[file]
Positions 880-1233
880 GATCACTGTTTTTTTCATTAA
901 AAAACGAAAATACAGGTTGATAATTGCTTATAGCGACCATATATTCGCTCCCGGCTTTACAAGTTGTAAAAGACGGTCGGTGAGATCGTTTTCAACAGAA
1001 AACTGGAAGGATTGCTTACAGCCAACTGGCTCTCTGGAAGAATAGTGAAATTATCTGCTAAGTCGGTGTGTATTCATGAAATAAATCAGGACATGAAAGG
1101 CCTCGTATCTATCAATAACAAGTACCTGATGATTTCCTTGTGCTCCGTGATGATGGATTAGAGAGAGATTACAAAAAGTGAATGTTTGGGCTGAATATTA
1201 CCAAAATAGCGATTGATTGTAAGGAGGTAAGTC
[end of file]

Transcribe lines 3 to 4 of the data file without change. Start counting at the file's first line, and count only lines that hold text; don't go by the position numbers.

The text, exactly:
901 AAAACGAAAATACAGGTTGATAATTGCTTATAGCGACCATATATTCGCTCCCGGCTTTACAAGTTGTAAAAGACGGTCGGTGAGATCGTTTTCAACAGAA
1001 AACTGGAAGGATTGCTTACAGCCAACTGGCTCTCTGGAAGAATAGTGAAATTATCTGCTAAGTCGGTGTGTATTCATGAAATAAATCAGGACATGAAAGG